Since she was 12 years old, Nitzan Bernstein had lived with chronic pain. For five days every month, she could not get out of bed.

Living in a small town in the north of Israel, Bernstein consulted many doctors, but they waved away her complaints as discomfort from her monthly period, assuming that, as a teenager, she was just exaggerating her level of pain. Nevertheless, the pain got worse.

It wasn’t until 14 years later that she was diagnosed with endometriosis, a chronic condition where the inner layer of uterine cells typically grows on other pelvic organs, including the fallopian tubes and ovaries, although these cells can appear anywhere in the body. They form lesions, which can cause terrible pain and, in one woman out of three, result in infertility.

Today, Bernstein, now 31 years old and a clinical social worker, volunteers as a patient advocate with the Hadassah Medical Center’s new Endometriosis Clinic, headed by the obstetrician and gynecologist Dr. Uri Dior.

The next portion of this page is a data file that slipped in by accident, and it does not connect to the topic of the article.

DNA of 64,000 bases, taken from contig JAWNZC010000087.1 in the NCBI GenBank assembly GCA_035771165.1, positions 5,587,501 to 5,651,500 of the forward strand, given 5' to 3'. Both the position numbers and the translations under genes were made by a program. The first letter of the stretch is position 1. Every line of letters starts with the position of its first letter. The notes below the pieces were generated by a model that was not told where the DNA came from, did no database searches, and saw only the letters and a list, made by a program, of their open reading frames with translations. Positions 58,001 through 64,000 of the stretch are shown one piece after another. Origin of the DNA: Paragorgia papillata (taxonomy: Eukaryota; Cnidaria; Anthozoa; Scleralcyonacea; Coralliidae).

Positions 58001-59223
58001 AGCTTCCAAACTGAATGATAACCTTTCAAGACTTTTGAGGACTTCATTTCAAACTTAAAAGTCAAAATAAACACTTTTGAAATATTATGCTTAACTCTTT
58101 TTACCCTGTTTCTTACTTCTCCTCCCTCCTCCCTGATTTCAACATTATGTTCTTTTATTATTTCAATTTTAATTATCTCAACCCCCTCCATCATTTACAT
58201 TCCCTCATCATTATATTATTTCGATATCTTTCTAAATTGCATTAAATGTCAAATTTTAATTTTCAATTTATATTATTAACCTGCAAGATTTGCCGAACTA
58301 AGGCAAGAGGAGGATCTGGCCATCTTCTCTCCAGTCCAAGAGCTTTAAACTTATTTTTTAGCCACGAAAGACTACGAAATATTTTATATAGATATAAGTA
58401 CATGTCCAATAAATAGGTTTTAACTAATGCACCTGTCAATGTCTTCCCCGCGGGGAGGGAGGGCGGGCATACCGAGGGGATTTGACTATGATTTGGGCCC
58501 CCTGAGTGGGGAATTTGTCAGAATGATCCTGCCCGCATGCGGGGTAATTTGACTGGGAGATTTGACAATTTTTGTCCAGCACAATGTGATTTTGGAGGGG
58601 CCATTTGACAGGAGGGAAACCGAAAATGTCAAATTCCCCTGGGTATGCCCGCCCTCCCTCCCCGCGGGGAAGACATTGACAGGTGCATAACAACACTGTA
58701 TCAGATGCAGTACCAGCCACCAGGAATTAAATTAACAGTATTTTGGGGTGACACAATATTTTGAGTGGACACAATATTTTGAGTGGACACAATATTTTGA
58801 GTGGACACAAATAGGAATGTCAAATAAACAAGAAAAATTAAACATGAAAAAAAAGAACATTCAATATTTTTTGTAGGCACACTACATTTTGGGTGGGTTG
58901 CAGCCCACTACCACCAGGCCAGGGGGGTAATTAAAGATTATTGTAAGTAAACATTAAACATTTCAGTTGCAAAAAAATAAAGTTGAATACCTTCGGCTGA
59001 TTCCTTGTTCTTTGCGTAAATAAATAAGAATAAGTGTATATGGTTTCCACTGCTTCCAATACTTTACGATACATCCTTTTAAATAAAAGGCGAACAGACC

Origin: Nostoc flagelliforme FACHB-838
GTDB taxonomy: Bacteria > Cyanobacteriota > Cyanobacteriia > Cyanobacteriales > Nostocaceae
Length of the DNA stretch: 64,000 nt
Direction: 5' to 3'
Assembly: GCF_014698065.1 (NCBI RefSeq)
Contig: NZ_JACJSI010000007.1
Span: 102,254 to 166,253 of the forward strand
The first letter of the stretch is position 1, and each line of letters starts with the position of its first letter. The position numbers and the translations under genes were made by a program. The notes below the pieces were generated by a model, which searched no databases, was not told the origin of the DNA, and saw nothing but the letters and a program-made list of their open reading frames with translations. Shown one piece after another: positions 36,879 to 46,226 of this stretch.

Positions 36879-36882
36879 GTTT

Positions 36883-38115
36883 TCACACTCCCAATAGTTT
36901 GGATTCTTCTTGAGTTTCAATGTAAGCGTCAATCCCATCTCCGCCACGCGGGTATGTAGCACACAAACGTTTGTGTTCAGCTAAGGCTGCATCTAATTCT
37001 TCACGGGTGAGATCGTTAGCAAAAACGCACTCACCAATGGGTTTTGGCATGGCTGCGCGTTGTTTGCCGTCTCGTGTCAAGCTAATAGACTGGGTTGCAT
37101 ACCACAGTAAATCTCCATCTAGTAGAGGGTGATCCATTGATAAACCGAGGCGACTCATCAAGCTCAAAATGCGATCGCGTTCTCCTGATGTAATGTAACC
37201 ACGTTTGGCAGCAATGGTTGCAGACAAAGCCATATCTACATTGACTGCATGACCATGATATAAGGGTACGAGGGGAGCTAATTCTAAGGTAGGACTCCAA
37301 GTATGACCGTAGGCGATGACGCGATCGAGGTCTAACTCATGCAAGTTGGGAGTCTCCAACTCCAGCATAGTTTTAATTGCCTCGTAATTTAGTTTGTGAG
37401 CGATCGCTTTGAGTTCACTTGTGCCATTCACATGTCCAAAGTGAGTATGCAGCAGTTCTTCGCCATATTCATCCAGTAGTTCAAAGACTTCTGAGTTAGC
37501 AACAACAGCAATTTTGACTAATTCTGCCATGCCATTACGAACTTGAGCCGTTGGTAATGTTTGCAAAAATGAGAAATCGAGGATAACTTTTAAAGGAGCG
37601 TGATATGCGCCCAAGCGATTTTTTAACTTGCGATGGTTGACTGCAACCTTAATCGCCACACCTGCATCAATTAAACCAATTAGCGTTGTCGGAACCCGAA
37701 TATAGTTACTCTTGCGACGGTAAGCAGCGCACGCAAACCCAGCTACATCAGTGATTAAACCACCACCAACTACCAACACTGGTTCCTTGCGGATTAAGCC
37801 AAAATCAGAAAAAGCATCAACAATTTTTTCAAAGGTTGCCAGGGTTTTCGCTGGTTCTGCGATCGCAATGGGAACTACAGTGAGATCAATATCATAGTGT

“Women with endometriosis suffer increased pain when they have intercourse or use the bathroom – or for no reason at all,” explains Dr. Dior. “Endometriosis can ruin decades of a woman’s life.”

The causes of the condition are still unknown. There are families with multiple cases of the disease, but no genetic mutation has yet been detected. Treatment focuses on helping patients cope with the condition rather than curing it.

Often, hormone-based medications are used to treat endometriosis. Sometimes, for severe cases, surgery is necessary. The surgical procedure for severe endometriosis is among the most complex in gynecology. In 20 to 30 percent of these surgical patients, the condition returns after surgery.

Because of the complexity of treatment, Dr. Dior explains, a specialized clinic is required. Dr. Dior recommends a multidisciplinary approach, involving doctors, physical therapists, natural therapists, dieticians, pain specialists, and, in some cases, psychologists.

“We have many patients whose lives are back on track and who are able to become pregnant and give birth,” relates Dr. Dior.

“Dr. Uri is one of the most amazing doctors,” comments Bernstein. “At long last, we have a place to go, and I hope the clinic expands to meet the needs of the tens of thousands of Israeli women with this condition.”